AI and the welfare state

Commentary on a thought-provoking recent piece in Foreign Policy which discusses the impact of AI on the delivery of government services.

Continuing on the theme of AI and threats to humanity and democracy, Foreign Policy magazine has a thought-provoking piece on Denmark's use of artificial intelligence to deliver benefits to its citizens. There are a couple of interesting points here. First is, as always, the rapid advance of this technology into all areas. AI has moved into the realm of governance and the citizen's relationship to the state, and the implications are profound.

As discussed in my comments on Yuval Noah Harari's piece on technology and tyranny, these rapidly developing technologies have broad and deep ramifications for nearly all aspects of human societies - our structures of knowledge and belief, economy and (in)equality, authority and the administration of justice, and more. The adoption of AI and ML technologies is rapidly outpacing our understanding of the social, political, and economic implications, and there is reason to be concerned that many of the big problems of tomorrow will involve outcomes of the technology being developed today.

The FP piece considers the Danish government's use of AI to manage social benefits. This idea is an obvious application of the technology to solving social problems (waste, fraud, abuse), but the article argues that this problem-solving potential is perhaps outweighed by less obvious implied threats to democracy:

Such improvements in governance are undeniably enticing. What should concern us, however, is that the means of achieving them are not liberal. There are now growing indications that the West is slouching toward rule by algorithm—a brave new world in which vast fields of human life will be governed by digital code both invisible and unintelligible to human beings, with significant political power placed beyond individual resistance and legal challenge. Liberal democracies are already initiating this quiet, technologically enabled revolution, even as it undermines their own social foundation.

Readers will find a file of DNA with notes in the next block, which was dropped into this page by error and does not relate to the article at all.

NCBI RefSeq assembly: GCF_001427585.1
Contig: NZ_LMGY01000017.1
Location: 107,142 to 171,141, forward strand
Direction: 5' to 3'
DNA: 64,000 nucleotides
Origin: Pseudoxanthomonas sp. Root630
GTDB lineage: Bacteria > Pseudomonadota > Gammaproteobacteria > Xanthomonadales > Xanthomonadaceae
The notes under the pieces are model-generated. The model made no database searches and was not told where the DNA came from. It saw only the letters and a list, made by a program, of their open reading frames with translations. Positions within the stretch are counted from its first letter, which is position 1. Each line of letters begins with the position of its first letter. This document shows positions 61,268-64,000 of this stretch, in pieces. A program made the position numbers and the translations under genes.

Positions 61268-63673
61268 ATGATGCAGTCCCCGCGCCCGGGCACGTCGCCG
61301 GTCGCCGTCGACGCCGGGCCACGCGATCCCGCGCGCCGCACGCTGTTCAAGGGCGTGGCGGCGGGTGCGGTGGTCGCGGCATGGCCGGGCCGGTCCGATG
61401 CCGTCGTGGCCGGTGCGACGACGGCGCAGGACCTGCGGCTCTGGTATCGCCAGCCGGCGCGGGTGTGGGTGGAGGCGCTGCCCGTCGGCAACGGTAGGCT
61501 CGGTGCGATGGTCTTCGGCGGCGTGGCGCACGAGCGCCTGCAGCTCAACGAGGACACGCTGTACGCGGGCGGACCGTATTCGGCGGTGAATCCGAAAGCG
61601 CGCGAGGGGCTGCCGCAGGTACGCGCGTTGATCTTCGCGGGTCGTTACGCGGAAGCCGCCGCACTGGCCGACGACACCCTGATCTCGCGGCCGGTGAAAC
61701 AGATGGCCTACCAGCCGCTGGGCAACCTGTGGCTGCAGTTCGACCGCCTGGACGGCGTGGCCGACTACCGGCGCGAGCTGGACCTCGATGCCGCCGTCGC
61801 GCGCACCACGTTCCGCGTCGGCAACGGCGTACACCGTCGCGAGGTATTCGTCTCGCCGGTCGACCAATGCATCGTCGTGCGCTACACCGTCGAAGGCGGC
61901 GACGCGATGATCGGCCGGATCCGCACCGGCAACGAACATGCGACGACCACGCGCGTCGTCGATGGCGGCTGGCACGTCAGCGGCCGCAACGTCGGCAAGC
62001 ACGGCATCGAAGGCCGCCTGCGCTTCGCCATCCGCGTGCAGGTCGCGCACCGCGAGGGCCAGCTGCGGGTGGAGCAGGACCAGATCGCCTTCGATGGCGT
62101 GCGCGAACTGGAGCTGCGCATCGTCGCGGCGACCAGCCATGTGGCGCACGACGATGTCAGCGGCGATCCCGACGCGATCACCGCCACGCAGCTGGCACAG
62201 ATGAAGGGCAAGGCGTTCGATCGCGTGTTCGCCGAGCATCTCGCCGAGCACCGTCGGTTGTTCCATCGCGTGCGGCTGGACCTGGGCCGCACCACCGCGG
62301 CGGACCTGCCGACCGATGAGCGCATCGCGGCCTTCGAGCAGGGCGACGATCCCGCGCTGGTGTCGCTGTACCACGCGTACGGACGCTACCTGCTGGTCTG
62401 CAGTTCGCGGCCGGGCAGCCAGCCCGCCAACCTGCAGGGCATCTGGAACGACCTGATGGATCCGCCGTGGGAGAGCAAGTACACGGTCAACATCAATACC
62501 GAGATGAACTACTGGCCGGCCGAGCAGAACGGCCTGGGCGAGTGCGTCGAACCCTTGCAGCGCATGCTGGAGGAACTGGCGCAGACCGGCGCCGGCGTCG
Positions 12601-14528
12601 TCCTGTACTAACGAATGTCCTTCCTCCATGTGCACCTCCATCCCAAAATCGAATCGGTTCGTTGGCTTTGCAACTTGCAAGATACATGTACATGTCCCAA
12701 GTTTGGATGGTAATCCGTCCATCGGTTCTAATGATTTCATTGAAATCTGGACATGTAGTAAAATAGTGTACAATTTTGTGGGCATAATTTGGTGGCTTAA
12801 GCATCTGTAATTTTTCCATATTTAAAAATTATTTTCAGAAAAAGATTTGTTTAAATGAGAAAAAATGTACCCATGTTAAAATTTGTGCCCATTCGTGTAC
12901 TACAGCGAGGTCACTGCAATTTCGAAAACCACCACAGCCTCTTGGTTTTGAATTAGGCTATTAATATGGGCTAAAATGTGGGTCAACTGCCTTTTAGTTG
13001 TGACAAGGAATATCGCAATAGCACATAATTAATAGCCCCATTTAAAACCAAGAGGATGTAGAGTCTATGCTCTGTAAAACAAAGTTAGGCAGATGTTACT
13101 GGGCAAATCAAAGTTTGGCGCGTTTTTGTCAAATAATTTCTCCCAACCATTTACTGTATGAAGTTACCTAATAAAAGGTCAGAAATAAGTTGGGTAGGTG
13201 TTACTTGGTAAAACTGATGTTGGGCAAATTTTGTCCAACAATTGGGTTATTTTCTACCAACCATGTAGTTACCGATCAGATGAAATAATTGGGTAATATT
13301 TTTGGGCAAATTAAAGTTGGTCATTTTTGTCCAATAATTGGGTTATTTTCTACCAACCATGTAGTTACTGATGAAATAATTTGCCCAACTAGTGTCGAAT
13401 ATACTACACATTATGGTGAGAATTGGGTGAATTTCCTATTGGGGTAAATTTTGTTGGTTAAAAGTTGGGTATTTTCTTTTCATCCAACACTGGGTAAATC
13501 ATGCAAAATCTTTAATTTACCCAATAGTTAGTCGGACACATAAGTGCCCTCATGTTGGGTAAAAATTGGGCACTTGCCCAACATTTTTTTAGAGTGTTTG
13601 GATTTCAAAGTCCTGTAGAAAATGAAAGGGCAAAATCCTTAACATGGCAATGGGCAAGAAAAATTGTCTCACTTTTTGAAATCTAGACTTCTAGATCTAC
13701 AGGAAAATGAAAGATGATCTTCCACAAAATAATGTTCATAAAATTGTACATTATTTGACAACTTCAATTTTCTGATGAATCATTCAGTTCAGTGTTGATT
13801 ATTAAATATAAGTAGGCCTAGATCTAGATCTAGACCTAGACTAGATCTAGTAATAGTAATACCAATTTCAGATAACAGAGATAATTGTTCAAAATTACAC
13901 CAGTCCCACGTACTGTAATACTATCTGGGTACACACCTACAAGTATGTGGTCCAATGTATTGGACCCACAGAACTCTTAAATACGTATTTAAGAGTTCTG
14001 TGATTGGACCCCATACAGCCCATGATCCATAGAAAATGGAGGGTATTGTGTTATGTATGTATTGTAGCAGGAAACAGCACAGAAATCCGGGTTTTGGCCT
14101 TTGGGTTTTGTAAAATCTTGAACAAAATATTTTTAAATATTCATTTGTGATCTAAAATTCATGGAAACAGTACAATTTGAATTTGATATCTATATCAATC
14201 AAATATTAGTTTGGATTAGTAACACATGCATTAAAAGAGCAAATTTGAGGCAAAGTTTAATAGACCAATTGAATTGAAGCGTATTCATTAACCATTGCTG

After many years of embracing the digital revolution with little consideration for the downsides of such sweeping change to our technical and social systems, awareness is finally growing of the possible (and actual) pitfalls of such technology (witness, for example, the growing backlash against social media, in part due to its contribution to undermining our representative democracy). The issue of election interference demostrates that the threats posed by technology are not merely hypothetical, but very real, and are actively shaping our society - it is well documented that Russian efforts reached tens of millions of Americans in the 2016 election. 

FP's article on Danish social benefits policy suggests that technology does not only pose threats by its enabling of malign foreign actors, but that it might exacerbate the threats posed by governments against their own citizens:

And yet the perils of such programs are less understood and discussed than the benefits. Part of the reason may be that the West’s embrace of public-service algorithms are byproducts of lofty and genuinely beneficial initiatives aimed at better governance. But these externalities are also beneficial for those in power in creating a parallel form of governing alongside more familiar tools of legislation and policy-setting. And the opacity of the algorithms’ power means that it isn’t easy to determine when algorithmic governance stops serving the common good and instead becomes the servant of the powers that be. This will inevitably take a toll on privacy, family life, and free speech, as individuals will be unsure when their personal actions may come under the radar of the government.

That this discussion contains elements of a dystopian science-fiction fantasy is not a reason to discount such technological dangers. A much more vigorous ongoing debate is needed about the ways in which technology is changing, and will change, our societies. In my opinion, we should devote just as much attention to understanding the issues posed by the adoption of technology as we do to developing that technology. At the moment, the technical efforts far outweigh the efforts at understanding how best to integrate technology into society. The systems perspective is an important part of this discussion. It is not enough to focus narrowly on the immediate benefits of technology - we most look holistically at our understanding of the role of technology, what we hope to achieve with it (in terms of ultimate human goals). This discussion is still in its early stages but is rapidly growing in importance, and it is encouraging to see awareness growing around these issues.